• A declaration by the king embracing the historic relationship between the Hashemite Kingdom and its indigenous Palestinian subjects, respecting their majority as per the British model of an ethnically different crown and populace, and officially ending Palestinian statelessness within the boundaries of historical eastern Palestine (now Jordan).

An appropriate name-change confirming this partnership would also be in order: The Hashemite Kingdom of Palestine, or The Hashemite Kingdom of Jordanian Palestine.

The benefits of such a transformation would be profound: securing stability and long-term development in Jordan/Palestine, providing the U.S. with a major military presence in easy striking distance of potential adversaries at little immediate risk, defusing the Arab-Israeli conflict, and providing a great economic boon to the region as a whole.

Remaining problems regarding disposition of Arab populations west of the Jordan River could then be worked out through symmetric state-to-state negotiations between Israel and a fully-fledged, moderate Palestinian state, rather than an embryonic and unstable Palestinian "Authority" prone to ideological extremes and unable to deliver reliable commitments on behalf of its people.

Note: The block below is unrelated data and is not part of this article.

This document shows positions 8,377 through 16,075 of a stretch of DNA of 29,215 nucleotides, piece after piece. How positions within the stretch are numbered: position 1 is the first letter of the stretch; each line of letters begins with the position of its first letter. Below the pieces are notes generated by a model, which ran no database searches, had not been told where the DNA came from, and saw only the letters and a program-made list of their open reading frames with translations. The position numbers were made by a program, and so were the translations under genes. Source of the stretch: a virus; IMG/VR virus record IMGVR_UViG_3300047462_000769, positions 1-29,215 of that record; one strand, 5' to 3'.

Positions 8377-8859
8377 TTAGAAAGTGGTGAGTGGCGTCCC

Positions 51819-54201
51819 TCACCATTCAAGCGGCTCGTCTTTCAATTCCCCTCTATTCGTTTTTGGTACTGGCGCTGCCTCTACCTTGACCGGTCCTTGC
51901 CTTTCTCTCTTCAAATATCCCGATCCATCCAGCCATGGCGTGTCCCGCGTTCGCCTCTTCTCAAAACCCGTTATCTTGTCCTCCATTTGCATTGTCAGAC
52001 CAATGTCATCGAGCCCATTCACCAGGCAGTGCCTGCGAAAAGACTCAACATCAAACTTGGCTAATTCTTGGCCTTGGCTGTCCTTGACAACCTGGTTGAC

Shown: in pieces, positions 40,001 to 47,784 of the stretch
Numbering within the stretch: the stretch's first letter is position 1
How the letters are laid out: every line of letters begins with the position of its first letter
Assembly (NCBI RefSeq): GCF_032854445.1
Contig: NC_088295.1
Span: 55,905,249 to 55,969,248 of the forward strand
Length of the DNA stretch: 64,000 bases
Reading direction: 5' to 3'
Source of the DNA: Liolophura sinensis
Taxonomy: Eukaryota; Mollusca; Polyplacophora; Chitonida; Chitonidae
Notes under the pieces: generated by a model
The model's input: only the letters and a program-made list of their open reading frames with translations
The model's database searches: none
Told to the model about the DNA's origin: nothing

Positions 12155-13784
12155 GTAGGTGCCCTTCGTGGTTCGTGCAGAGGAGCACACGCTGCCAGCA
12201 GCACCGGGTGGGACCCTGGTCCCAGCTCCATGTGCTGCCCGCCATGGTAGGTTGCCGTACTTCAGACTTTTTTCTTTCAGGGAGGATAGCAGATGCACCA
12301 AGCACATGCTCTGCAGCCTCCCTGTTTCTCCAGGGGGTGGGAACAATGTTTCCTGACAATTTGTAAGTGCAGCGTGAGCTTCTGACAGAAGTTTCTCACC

Moreover, the fact that Palestinian statelessness had already been resolved in a venue far more ample than the confines of the West Bank/Judea & Samaria -- and far less threatening to Israel -- would greatly ease those negotiations, making them a question of local jurisdiction and administration rather than a "do or die" struggle for Palestinian independence.

This vision should be the goal of American diplomacy in the region: a potential solution to a long-intractable problem that will bring real "change" -- not the illusion of change (or change for the worse, which we are now seeing) and a winning proposition for all parties concerned.

There is, of course, no guarantee that Abdullah will sign on to this proposal, but the advantages to his government are compelling.  Such an agreement would promise his tenuous Hashemite regime continued viability and progress well into the future, while securing for the king historic status as a pre-eminently great Arab leader and protector of the Palestinian people.

(And if that were not enough, it could position his house for even greater glory through an eventual return to its former rule of the Hejaz in a post-Saudi Arabia, replacing that medieval tyranny and its retrograde oil cartel with an enlightened, modern, pro-Western leader sensitive to the needs of the industrialized world and his people.)

There is little doubt about the desirability of such an outcome.  There is also little doubt that there are well-entrenched forces of reaction within our own diplomatic and intelligence communities standing in the way of such reforms.

The question is, can our diplomatic "dinosaurs" be replaced by a more advanced life-form?  And how might the arrival of the requisite political comet be arranged?